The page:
Little Machine Review

Hey everybody, it’s that time of the month again where a blog suddenly catapults itself out of the conundrum and chaos of a mind not wholly out of adolescence! Today I wanted to write about a new band I’ve heard about, and saw live at Birmingham Book Festival, and who, quite frankly, blew me away.

LiTTLe MACHiNe are a 3 piece group that put the works of great writers to music, and they do it brilliantly. Using the natural cadences and rhythms of the language they build up evocative sound-scapes, catchy choruses, and then develop spine-tingling instrumentals from these words, allowing the music to speak as well as the words.

At Bham Book Festival they did a set which ran forward in time from ‘Sappho’ (c600 BC) all the way up to Carol Anne Duffy’s ‘Mean Time’ (1995). Some of the poems had sections repeated as refrains, but many were performed without alteration: the lead singer has an incredible voice, a voice I think sounds better live, in fact, than on the recordings, and he does full justice to the emotional content of the poems.

For me, in terms of adaptation, sheer power, and effectiveness, the two winners of the evening were Shakespeare’s ‘Fear No More’, and Percy Shelley’s ‘Ozymandias’, both of which left many of the audience members literally shaken. In ‘Fear no More’ they used an interplay of backing vocals echoing the lead singer, granting an eerie sense of spiritual vivification to the motif: ‘Come to dust!’ – the guitar solos were also electrifying, and did not feel like a juxtaposition on the classical poetry, but rather a true embodiment of its intention. LiTTLe MACHiNe’s rendition of ‘Ozymandias’ was similarly stunning, ending with a protracted piano, acoustic and electric guitar instrumental that seemed to rise and fall and ululate just like a dune, capturing the final image of the ‘lone and level sands’ beautifully. The music was grand in its way, but eventually peters out into nothing, a perfect reflection of Ozymandias’s own destiny.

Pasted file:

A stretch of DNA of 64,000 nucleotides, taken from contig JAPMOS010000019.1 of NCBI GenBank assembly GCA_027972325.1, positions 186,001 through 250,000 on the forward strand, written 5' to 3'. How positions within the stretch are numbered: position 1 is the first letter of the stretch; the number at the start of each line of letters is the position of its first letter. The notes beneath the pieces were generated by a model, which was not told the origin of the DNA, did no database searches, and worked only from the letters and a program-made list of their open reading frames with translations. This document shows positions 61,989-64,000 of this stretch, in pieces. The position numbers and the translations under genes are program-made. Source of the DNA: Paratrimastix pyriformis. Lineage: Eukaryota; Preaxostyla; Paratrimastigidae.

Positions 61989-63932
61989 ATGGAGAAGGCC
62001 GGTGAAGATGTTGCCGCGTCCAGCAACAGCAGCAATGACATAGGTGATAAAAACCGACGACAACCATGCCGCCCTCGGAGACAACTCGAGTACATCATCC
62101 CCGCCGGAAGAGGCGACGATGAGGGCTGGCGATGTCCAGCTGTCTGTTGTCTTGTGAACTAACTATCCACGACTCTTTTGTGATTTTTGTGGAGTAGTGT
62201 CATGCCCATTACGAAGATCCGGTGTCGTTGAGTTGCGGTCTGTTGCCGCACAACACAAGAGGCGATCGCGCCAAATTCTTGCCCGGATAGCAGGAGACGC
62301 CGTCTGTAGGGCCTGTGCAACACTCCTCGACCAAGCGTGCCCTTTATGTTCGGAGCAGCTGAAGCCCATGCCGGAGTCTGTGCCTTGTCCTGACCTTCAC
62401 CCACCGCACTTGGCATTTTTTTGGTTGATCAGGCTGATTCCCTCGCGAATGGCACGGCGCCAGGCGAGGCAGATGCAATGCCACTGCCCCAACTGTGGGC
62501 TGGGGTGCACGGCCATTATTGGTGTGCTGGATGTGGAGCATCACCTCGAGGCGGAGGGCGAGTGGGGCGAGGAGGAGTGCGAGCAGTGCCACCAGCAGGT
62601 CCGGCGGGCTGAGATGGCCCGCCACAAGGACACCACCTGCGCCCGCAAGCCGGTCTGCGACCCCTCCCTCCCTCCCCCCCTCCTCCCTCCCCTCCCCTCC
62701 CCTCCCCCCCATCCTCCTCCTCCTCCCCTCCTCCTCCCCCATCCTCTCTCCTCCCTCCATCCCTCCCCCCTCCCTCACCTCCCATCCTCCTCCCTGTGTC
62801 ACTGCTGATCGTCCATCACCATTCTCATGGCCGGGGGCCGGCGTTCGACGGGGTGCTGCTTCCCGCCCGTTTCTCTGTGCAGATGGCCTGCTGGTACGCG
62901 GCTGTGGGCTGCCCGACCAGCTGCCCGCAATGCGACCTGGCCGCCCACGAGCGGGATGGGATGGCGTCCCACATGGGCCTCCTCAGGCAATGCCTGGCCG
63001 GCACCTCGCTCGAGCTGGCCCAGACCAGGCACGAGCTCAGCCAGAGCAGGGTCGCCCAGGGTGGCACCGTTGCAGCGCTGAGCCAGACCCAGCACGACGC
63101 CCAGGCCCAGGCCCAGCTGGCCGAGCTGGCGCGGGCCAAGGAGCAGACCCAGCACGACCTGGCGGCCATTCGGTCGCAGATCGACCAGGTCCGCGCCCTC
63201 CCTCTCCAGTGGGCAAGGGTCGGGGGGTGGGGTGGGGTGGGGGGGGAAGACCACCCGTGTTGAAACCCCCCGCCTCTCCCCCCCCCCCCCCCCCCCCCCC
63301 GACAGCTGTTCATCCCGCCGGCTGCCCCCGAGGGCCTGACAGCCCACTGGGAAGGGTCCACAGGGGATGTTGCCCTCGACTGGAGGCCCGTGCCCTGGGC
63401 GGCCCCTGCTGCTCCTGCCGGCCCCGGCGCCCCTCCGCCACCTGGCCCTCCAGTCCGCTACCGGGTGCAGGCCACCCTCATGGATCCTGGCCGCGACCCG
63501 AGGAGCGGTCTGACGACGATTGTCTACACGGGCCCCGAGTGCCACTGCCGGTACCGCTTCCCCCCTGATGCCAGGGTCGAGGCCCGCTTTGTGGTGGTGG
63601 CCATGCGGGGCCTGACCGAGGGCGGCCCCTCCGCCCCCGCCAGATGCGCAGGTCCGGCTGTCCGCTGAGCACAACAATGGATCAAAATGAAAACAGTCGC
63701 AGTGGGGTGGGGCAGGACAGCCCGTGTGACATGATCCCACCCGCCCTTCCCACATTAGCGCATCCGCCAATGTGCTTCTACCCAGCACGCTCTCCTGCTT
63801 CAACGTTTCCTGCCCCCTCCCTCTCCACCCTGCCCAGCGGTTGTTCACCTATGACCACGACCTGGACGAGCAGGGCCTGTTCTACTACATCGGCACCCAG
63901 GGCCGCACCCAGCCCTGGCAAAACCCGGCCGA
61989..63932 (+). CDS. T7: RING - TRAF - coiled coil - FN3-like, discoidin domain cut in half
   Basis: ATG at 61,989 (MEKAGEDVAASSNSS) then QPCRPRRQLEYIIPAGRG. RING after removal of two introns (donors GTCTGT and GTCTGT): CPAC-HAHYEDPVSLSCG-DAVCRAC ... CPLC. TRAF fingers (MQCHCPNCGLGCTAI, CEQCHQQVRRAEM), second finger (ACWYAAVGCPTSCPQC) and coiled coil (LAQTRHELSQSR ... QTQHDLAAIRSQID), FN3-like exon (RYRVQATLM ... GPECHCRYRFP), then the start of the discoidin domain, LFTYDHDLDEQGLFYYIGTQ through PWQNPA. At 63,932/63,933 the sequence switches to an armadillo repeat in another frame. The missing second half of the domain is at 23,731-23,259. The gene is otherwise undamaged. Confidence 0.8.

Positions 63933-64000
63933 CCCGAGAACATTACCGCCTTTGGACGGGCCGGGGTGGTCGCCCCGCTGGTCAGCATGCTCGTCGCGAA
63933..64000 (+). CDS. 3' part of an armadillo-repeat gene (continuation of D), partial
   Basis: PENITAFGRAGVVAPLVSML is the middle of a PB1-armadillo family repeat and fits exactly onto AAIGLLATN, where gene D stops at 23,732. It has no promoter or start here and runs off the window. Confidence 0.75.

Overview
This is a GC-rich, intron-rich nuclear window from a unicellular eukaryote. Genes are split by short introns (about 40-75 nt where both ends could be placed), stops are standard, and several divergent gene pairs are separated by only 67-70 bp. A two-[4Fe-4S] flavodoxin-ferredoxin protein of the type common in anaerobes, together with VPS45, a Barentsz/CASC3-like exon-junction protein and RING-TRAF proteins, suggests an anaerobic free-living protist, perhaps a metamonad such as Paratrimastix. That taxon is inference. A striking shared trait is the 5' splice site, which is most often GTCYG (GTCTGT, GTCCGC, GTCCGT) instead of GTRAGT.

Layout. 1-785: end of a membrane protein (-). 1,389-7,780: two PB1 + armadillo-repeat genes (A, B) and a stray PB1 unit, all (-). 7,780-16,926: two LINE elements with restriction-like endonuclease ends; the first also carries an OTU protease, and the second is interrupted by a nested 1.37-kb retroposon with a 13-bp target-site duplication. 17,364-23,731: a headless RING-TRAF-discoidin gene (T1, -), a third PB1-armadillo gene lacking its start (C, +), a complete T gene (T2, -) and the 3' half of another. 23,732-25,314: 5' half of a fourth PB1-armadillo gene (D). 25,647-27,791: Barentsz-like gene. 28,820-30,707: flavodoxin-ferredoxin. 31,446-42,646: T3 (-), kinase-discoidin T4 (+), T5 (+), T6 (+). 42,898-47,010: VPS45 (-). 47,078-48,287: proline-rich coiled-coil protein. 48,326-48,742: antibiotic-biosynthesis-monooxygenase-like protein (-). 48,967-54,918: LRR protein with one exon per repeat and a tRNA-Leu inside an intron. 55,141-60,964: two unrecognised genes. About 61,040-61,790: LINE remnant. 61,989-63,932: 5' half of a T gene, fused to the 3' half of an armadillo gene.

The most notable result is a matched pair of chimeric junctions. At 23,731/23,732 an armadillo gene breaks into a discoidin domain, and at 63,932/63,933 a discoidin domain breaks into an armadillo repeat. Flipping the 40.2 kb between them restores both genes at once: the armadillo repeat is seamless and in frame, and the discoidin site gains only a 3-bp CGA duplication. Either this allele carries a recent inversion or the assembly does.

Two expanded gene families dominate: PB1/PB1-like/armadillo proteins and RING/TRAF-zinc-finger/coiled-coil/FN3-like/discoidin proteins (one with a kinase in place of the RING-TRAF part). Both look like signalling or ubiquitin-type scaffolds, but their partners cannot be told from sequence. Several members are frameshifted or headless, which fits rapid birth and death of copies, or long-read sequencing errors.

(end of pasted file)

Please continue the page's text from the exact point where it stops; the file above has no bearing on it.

Below is a link to their website, and their Downloads page, which allows you to listen to a lot of their music for free. So if you feel inspired to combine music and poetry, start with this band, as they are truly masters in this area of expertise.

Thanks very much for reading this blog, follow it, or my Twitter account, to keep up with the online series ‘THE DOOR IN THE MOUNTAIN’, news about events, collections, books, music, reviews and much more!

Peace to all.



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